Methods

Biological material

The ‘Secretaría de Agricultura, Ganadería, Desarrollo Rural, Pesca y Alimentación (SAGARPA)’ through ‘Servicio Nacional de Sanidad, Inocuidad y Calidad Agroalimentaria (SENASICA)’ and the ‘Dirección General de Sanidad Vegetal (DGSV)’ provided the biological material and the corresponding permission to work with the fungus in the ‘Centro Nacional de Referencia Fitosanitaria (CNRF)’ facilities under strict biosecurity conditions. The fungus Fusarium sp. associated with KSBH was isolated from the mycangia of beetles collected from internal galleries found in elm (Ulmus sp.) trees identified by Mexican phytosanitary authorities in urban areas of Tijuana municipality showing typical symptoms caused by the polyphagous shot hole borer and by their associated fungi [18, 20, 49, 108]. The beetle was taxonomically identified, and the species of the fungus was confirmed by searching for and aligning four common markers previously used in phylogenetic analysis to distinguish between different strains of Fusarium sp. associated with KSBH which were isolated from various sources and locations. For additional information see [20] and the corresponding section described above (Phylogenetic relationship with additional Fusarium sp. associated with KSBH strains). The four loci were: LSU (nuclear ribosomal large subunit), EF-1α (translation elongation factor 1a), RPB1 and RPB2 (subunits 1 and 2 of the DNA-directed RNA polymerase II).

Growth conditions

Potato Dextrose Agar (PDA) medium was used for maintenance of stock cultures. For inoculum preparation, the fungus was initially grown at 28 °C on a PDA plate for 7 days. Then, a 0.7 cm2 plug from the outer zone of the colony was punched with a sterile well cutter and transferred to 100 mL Potato Dextrose Broth (PDB) medium contained in a 250 mL Erlenmeyer flask. Before autoclaving, the pH of the medium was adjusted to specific levels using either 10 N HCl or 10 N NaOH. The fungus was grown at 28 ± 2 °C on a rotary shaker at 200 rpm, and three replicate sets were grown in each case. After 2 weeks (14 days), the culture broth was filtered through a filter paper (Whatman No.1), and the collected fungus was pulverized cryogenically using a mortar and pestle.

RNA isolation, library preparation, and sequencing

Total RNA was isolated from 200 mg homogenized tissue according to the manufacturer’s protocol and using a Norgen RNA Purification Kit (Norgen Biotek Corporation). The RNA integrity was evaluated by chip-based capillary gel electrophoresis using a Bioanalyzer system (Agilent Technologies). The RNA concentration was determined by absorbance at 260 nm using a NanoDrop 2000 UV-Vis spectrophotometer (Thermo Fisher Scientific). A total amount of 500 ng of RNA was used as input material for each RNA sample preparation. Nine libraries (three independent biological replicates per analyzed conditions: pH 5.0, 6.0 and 7.0, respectively) were generated using the TruSeq RNA Sample Preparation Kit (Illumina, Cat. N°RS–122–2002) following manufacturer’s recommendations and index codes were added to identify each sample independently. The libraries were sequenced on the NextSeq 500 platform (Illumina) using the 2 × 150 bp paired-end sequencing protocol. The sequence images were transformed to bcl files with Illumina NextSeq control software (v1.4) and Real-Time Analysis software (v2), then bcl files generated were demultiplexed to fastq files with bcl2fastq (v2.0) conversion software. Files containing sequence reads and quality scores were deposited in the Short Read Archive (SRA) of the National Center for Biotechnology Information (NCBI). Accession number SRP156234.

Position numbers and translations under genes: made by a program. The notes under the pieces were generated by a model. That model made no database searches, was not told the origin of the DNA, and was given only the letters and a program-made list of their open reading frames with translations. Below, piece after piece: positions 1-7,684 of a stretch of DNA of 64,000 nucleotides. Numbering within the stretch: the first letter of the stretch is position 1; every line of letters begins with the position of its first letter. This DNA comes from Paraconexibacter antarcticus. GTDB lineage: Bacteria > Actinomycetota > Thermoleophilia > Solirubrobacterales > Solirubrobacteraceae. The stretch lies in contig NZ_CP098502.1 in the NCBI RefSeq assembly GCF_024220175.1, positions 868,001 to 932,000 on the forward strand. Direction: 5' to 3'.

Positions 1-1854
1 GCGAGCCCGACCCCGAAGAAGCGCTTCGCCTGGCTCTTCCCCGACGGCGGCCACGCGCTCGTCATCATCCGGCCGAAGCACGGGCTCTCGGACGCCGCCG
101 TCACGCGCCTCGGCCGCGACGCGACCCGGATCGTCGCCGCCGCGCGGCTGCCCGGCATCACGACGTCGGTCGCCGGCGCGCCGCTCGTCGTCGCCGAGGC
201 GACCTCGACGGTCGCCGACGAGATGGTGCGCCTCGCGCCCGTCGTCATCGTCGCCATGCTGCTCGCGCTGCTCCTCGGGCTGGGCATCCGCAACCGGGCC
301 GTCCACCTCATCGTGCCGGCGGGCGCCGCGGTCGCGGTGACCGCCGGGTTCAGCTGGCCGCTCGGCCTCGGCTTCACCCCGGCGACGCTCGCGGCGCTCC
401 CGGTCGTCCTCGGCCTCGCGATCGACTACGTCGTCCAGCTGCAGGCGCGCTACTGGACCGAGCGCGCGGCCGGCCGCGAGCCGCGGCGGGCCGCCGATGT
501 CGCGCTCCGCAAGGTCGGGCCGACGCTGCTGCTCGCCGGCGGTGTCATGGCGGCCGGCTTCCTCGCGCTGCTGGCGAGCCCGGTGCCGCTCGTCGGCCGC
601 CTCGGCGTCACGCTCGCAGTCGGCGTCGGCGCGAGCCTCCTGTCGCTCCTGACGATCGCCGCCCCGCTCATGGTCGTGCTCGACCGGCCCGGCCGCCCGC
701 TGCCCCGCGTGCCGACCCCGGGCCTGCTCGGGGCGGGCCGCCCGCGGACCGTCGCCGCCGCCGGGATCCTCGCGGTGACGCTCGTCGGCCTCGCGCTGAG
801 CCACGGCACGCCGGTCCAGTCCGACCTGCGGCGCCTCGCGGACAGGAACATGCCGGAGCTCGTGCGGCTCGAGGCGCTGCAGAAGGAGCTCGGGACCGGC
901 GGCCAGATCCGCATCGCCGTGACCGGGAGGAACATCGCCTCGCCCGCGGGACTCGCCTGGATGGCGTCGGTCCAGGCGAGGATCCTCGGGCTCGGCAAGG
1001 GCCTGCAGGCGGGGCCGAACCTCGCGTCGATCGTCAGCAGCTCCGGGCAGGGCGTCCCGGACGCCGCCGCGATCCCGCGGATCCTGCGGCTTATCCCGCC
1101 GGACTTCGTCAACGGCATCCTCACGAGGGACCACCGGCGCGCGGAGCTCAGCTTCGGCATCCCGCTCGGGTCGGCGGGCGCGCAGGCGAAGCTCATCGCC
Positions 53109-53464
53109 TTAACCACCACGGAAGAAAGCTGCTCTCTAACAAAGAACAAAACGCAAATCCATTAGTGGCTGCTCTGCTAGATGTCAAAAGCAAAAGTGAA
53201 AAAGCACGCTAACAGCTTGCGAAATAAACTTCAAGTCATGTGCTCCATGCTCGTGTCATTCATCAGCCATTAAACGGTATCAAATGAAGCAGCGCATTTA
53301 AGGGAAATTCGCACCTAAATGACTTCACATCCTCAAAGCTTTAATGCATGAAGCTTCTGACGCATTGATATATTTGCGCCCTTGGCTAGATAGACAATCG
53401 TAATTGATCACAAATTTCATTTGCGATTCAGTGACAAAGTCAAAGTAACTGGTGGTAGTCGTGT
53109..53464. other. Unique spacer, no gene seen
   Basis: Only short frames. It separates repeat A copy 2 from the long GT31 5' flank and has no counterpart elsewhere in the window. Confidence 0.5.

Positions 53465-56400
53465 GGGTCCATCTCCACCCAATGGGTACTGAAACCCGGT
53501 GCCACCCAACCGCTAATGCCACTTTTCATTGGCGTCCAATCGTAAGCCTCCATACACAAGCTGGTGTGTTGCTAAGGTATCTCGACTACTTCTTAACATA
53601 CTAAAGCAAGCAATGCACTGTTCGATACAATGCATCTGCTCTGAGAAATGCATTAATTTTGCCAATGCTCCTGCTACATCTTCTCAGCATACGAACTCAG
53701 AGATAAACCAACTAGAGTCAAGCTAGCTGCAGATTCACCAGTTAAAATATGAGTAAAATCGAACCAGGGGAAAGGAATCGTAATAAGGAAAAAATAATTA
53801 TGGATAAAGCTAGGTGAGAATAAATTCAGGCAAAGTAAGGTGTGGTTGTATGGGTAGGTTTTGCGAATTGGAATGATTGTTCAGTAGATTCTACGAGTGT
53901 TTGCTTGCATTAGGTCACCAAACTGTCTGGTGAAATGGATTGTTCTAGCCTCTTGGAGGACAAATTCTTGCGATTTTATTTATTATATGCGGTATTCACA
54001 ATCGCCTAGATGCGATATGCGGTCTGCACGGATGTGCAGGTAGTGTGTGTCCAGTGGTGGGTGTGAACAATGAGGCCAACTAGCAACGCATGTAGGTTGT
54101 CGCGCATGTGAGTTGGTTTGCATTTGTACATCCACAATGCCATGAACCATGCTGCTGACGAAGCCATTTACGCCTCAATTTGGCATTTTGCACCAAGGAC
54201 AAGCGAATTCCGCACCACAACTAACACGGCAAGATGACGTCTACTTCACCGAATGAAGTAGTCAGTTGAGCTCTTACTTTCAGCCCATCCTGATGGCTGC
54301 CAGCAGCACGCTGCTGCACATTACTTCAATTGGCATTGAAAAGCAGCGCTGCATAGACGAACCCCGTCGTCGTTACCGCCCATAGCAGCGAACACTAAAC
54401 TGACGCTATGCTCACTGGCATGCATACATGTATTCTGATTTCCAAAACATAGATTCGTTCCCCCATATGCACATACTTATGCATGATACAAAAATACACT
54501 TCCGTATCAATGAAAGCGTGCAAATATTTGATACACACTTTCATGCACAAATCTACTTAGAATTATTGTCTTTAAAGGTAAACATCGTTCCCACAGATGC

Quality control of sequenced reads and de novo transcriptome assembly

Before assembly, raw data in fastq format were processed through a Python-based script available at GitHub repository (https://github.com/Czh3/NGSTools/blob/master/qualityControl.py). The stringency parameters employed to select High Quality (HQ) paired-end reads were: -q 20 (Minimum quality score to keep), −p 90 (Minimum percent of bases that must have [−q] quality) and -a 30 (the minimum average quality in the paired-end reads selected). SeqPrep v1.1 (https://github.com/jstjohn/SeqPrep) was used to remove adapters and merge HQ paired-end reads with overlap into a single longer reads. Adapter sequences were trimmed by searching for a ≥ 10 nt overlap between the end of each read and the adapter sequence allowing up to 2% mismatched bases of superior quality (≥ 20) and requiring a minimum of 87% matching bases in the overlapping region. Reads were discarded if they were shorter than 75 bp and orphan reads were also removed to keep pairs only. Forward and reverse reads were merged into single reads if they overlapped for at least 25 nt allowing up to 2% mismatching bases of superior quality and requiring a minimum of 90% matching bases in the overlapping region. Transcriptome de novo assembly was performed including adapters-free HQ paired-end reads and those longer sequences resulting from merging reads (R1 and R2) through their overlapping regions. Trinity assembler [109] with default parameters was used for this purpose in which all data set generated (libraries from pH 5.0, 6.0, and 7.0, and their corresponding replicates) were combined. Finally, the contigs resulting from the assembly process (also commonly named as unique transcripts or unigenes) were masked using the SeqClean software to eliminate sequence regions that could cause problems during the annotation process. Targets for masking include poly A/T tails and end rich with Ns (undetermined bases) and/or low complexity sequences. A unigenes set from Fusarium sp. associated with KSBH was generated considering only resulting contigs with a minimum length of 200 bp.